One of the pitfalls web surfers are bound to encounter are the hideous advertisements that are created to look like official Windows messages.
If you've surfed the web at all then you've seen them. They look like regular Windows dialogue boxes complete with the red, round X that denotes a Windows error and an ominous message like "Your system is dangerously low on resources" or "Your system is unprotected and is open to hackers."
Usually, these messages (after alarming you that something is wrong) will invite you to click what looks like a normal Windows button to resolve the problem. What happens when you click it? Nine out of 10 times, you are brought to a website selling some type of optimization or security software.
To make this tactic even more insidious, the messages usually will have the three standard buttons on the top, right-hand corner. You know, the minimize, restore and close buttons. The deceptive part of including those three buttons within the ad is that they do NOT minimize, restore or close the ad.
Usually, those buttons are a part of the advertisement and clicking "close" (or any of the other buttons) will give you the same result as if you had clicked the fake "OK" button. Arghh! It's infuriating.
I once encountered a web ad that was promoting some type of security software. The text of the ad said something like this: "Internet hackers are a menace that can infiltrate your computer and YOU ARE NOT PROTECTED; click here to see just what kind of information hackers can see about your computer."
Then there was a link, and when I clicked it, up popped a window displaying the contents of my hard drive. Wow, I thought to myself. I wonder how many people are falling for this one? And then I proceeded to look at the source code (the underlying code that makes up a web page) to see how they performed that trick.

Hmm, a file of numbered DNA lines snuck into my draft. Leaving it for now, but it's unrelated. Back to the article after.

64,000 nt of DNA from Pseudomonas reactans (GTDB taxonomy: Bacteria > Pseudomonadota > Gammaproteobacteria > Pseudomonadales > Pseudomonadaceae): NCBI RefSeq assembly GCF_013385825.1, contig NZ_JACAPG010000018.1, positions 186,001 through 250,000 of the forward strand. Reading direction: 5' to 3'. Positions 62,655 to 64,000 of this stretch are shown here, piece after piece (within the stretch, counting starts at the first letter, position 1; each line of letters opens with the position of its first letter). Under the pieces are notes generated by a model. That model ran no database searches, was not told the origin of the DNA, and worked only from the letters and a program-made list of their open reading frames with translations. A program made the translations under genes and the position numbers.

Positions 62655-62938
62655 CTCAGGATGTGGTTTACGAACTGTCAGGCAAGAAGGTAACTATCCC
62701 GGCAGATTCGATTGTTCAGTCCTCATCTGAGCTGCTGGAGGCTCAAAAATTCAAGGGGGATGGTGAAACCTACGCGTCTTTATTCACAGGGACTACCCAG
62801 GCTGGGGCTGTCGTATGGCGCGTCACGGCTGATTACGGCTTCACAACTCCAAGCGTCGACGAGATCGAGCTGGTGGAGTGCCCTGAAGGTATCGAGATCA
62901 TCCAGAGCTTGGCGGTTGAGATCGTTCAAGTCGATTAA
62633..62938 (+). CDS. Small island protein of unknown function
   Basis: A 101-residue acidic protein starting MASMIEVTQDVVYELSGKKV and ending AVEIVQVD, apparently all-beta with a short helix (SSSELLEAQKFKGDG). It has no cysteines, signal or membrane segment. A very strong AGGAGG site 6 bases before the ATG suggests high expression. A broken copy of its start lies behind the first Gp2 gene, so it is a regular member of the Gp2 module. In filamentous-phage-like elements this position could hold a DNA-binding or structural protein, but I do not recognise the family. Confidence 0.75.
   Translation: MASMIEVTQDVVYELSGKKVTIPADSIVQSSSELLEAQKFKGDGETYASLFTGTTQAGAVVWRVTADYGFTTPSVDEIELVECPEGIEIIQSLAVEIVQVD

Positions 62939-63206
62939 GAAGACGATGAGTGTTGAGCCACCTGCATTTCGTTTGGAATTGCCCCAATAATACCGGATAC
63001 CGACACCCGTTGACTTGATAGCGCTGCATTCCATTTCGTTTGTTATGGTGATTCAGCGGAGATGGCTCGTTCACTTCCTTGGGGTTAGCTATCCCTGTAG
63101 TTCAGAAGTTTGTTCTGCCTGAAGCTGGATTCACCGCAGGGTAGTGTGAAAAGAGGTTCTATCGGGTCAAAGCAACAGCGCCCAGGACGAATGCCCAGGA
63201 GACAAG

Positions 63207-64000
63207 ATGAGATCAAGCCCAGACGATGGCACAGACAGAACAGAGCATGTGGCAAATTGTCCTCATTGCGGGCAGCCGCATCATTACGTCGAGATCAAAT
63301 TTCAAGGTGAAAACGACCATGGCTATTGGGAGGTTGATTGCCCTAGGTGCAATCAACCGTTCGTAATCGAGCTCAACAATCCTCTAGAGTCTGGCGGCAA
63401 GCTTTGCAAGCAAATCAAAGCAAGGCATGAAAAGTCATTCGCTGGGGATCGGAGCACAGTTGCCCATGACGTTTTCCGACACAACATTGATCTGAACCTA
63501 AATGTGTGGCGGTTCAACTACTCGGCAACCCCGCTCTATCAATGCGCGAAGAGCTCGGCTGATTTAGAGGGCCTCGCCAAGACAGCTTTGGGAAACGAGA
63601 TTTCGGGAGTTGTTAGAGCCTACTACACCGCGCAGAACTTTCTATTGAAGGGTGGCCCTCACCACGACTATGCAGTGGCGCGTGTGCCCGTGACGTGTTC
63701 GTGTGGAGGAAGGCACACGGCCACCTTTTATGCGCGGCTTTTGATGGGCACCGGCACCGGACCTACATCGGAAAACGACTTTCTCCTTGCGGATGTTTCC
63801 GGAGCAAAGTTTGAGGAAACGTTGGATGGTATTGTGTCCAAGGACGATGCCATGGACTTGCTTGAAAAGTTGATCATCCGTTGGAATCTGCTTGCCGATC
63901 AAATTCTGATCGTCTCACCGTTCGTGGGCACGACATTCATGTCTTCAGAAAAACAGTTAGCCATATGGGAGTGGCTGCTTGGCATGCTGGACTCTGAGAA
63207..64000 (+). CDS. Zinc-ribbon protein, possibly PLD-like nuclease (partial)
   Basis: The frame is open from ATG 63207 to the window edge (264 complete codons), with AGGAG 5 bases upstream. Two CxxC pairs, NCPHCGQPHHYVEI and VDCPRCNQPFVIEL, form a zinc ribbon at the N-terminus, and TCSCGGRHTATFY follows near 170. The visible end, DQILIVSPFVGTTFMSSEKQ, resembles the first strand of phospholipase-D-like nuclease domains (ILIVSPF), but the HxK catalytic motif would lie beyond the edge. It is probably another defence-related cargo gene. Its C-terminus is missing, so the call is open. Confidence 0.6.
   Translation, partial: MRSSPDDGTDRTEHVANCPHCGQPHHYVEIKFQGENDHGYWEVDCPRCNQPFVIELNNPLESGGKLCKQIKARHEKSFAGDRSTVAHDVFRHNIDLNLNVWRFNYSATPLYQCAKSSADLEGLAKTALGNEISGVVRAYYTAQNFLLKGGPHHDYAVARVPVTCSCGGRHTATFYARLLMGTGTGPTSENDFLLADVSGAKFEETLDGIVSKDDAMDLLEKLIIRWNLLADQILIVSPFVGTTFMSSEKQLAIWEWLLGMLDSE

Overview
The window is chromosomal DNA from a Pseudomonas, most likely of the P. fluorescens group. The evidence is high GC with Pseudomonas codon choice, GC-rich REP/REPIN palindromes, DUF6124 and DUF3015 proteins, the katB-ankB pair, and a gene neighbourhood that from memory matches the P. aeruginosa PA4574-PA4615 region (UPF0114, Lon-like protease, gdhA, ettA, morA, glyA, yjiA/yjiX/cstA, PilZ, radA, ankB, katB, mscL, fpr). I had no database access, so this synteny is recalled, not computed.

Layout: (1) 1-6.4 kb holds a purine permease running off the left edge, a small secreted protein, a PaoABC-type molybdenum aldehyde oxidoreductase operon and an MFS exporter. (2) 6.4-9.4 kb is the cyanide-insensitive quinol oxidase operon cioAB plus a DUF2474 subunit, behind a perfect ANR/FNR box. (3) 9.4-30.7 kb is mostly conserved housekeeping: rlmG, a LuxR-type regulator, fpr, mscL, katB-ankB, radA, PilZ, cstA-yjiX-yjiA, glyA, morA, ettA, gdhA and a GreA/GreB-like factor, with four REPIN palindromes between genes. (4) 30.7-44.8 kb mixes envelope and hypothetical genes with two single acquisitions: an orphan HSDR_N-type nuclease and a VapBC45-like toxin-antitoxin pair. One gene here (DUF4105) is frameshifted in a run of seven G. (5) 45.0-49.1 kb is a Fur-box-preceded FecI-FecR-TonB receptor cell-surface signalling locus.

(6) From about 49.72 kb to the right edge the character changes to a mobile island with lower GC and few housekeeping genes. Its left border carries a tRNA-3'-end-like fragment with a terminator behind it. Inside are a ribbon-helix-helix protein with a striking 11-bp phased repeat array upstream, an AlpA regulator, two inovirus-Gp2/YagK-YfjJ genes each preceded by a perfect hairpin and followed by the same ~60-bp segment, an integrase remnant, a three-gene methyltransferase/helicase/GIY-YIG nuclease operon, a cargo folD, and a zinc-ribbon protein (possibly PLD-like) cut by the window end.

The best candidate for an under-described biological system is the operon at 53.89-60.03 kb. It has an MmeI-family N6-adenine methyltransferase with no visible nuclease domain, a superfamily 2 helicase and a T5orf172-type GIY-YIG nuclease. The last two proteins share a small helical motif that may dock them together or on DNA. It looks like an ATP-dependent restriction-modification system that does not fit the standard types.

What I found was that they had crafted a simple link that just calls up the user's hard drive. Nothing really wrong with that; you'd get the same results typing c:\ into the address bar of your browser and clicked "go," but to craft it into an alarming message just to sell software? That's low.
It's amazing these companies don't get sued out of existence for deceptive advertising. What's even worse is most of the software advertised in those fake "Windows" ads is garbage anyway that is more apt to slow your machine down than to help it.
OK, enough of my rant this week on unscrupulous advertisers. Now let's go over a few things to look for so you won't get suckered into clicking on an ad thinking it's a Windows message.
First thing to understand is if you are on the web with Internet Explorer, Firefox, AOL's browser, Google Chrome, Opera or any of the other web browsers out there and you come across a message that looks like a Windows message (has the same title bar, minimize restore and close button and generally looks like a message that Windows occasionally spits out) there is a strong chance that it's an ad, and if you click it you will be, in effect, answering that ad and be whisked away from what you were doing to look at a sales pitch.
The second thing to remember is you can always see where you are going when you are about to click something online by looking at the status bar at the bottom of your browser window.
When you hold your mouse over a link in your web browser, the URL or address where that link will take you, is shown in the status bar before you click. If it is a genuine windows message, no address will appear in the status bar.
So, the next time you're online and you run across a "Windows message" telling you that you have a message waiting or your system is not secure, take a look at the status bar as you hold your mouse button over the message's "close" button. Does an address appear in the status bar? If it does, you're looking at an ad, and feel free to click if you want to look at an ad. Or you could do what I do and grit my teeth and ignore it.
Sean McCarthy fixes computers. He can be reached at (772) 408-0680 or help@ComputeThisOnline.com (no hyphens).